How much does Income Assistance Pay in BC?
Your monthly income assistance amount is determined based on your individual situation, family unit size, whether both couples are eligible for assistance if married, designation as Persons with Persistent Multiple Barriers (PPMB) and so on.
Family unit size means the number of individuals in a family – parents plus dependent children.
A married couple with a kid where both adults receive income assistance can get up to $1,611.06 per month in financial support. Singles with no children on the other hand can only receive a maximum amount of $935 ($560 in support rate + $375 in shelter allowance.)
A = Support Rate for Employable singles, couples, and two-parent families where all adults are under 65 years of age.
B = Support Rate for Singles, couples, and two-parent families where all adults meet the Persons with Persistent Multiple Barriers (PPMB) criteria and all are under 65.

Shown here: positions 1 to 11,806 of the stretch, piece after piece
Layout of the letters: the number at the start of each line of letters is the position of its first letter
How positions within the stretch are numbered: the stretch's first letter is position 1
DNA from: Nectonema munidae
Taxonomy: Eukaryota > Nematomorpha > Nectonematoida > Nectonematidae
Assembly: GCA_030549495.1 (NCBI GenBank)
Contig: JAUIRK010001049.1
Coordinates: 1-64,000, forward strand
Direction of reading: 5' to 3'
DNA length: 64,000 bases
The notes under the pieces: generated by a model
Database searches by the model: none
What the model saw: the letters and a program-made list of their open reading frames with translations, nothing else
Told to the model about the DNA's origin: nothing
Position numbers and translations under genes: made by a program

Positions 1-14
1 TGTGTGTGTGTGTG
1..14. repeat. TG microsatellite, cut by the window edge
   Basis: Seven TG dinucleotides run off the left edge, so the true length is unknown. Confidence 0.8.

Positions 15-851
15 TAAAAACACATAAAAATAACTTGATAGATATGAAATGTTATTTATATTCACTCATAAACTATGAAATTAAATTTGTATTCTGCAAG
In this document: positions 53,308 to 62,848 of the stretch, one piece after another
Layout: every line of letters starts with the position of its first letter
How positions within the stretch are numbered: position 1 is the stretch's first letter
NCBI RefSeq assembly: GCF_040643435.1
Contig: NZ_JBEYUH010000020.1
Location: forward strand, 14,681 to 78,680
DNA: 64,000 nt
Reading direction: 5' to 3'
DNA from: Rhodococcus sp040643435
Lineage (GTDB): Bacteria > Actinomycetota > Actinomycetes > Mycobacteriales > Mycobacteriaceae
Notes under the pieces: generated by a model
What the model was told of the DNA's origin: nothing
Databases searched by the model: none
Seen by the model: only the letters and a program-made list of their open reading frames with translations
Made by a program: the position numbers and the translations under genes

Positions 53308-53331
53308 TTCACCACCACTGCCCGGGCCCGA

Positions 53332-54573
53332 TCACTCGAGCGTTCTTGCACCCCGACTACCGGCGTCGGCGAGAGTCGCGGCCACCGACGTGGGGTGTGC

C = Support Rate for Singles, couples, and two-parent families where one adult is aged 65 years or older.
Note that support rates remain constant for family unit size 3 and above. However, the shelter rates continue to increase with small amounts. After unit size 7, shelter rates increase by $35 for each additional dependent.
You’ll be advised of how much you can get after your application is approved. But the amount may change from month to month depending on your income from other sources.
Can I Work while on Income Assistance?
You’re allowed to work while on income assistance in British Columbia. In fact, it is encouraged and one of the key requirements for getting the support is for you to look for work, if you’re able to.
And in many instances, you’ll earn more by working than staying on income assistance.
Your income assistance benefits will not automatically stop because you started working. However, the employment income beyond a certain amount will be used to access your continued eligibility for income assistance.